My goodness, is Starship Troopers an under-appreciated movie. It’s also a strange movie, even by ’90s standards. It shares a space with Demolition Man, representing satirical sci-fi movies that, now, have more or less become a punchline. Demolition Man—while it’s admirable for what it was trying to do—suffers from poor execution. But Starship Troopers hits the exact mark it’s going for; it’s just largely misunderstood by audiences.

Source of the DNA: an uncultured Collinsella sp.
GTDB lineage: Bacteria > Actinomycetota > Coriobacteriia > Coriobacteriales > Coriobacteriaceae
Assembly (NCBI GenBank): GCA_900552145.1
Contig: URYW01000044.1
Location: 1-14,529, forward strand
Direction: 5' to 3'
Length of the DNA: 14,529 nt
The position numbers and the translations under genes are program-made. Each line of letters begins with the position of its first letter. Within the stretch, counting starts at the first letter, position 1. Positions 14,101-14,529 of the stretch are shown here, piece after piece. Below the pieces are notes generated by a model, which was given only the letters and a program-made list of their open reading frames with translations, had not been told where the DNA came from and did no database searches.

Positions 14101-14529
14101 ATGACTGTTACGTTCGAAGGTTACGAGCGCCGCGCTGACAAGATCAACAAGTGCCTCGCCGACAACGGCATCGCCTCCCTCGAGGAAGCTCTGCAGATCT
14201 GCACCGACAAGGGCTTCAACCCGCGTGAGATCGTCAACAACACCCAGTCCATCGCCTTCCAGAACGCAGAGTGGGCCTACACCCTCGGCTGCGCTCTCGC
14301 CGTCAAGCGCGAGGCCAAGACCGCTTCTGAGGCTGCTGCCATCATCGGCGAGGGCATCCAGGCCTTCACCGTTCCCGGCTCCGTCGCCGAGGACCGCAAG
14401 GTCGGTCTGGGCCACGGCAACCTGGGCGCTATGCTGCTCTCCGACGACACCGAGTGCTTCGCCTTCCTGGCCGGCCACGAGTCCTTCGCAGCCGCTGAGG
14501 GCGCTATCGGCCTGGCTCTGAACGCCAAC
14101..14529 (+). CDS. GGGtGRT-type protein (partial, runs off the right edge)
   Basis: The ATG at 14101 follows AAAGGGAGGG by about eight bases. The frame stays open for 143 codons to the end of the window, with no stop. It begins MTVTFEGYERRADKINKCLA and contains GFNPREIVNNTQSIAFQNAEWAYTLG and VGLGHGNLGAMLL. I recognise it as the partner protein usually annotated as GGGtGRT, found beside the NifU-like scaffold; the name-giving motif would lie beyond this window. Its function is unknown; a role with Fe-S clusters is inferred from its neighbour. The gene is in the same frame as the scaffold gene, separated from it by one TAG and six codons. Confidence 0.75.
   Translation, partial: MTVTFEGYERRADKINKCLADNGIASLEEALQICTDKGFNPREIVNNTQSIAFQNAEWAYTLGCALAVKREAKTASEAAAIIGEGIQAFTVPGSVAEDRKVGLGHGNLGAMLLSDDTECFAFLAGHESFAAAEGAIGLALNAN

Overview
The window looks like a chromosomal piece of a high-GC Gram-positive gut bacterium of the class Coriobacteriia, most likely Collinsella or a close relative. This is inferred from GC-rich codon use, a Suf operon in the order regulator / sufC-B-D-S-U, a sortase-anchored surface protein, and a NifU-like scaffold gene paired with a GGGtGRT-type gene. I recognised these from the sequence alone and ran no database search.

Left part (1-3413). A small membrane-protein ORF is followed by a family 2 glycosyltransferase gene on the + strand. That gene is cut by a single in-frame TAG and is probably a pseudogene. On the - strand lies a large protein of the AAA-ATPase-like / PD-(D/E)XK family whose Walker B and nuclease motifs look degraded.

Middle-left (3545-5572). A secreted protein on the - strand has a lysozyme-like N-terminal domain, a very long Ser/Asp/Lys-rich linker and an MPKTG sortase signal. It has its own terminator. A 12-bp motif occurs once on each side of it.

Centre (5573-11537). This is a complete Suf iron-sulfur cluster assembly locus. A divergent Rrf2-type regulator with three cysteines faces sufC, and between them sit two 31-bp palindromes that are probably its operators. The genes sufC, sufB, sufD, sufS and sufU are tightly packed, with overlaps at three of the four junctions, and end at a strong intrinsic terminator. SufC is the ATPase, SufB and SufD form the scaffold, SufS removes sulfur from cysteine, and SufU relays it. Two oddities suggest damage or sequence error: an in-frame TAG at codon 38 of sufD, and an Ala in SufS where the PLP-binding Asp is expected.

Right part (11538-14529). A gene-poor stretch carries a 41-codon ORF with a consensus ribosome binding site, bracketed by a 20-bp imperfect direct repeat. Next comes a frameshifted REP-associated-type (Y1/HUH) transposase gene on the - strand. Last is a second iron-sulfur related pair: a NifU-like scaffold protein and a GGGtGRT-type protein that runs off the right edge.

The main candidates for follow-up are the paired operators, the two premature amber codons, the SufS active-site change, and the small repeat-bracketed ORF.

The thing is, if you watch Starship Troopers with a straight face, it doesn’t work all that well. It’s weirdly melodramatic, the performances aren’t all that good, and the antagonists are just giant bugs, amongst other things. It can be seen as “one-dimensional” or “immature,” as Roger Ebert, and other critics, have complained. But, as with all Paul Verhoeven movies, Starship Troopers is not meant to be watched with a straight face. Verhoeven makes movies with his tongue buried so deep in his cheek it almost comes through the other side, and that penchant for taking something very serious not seriously at all is one of the things that makes Starship Troopers so uniquely great.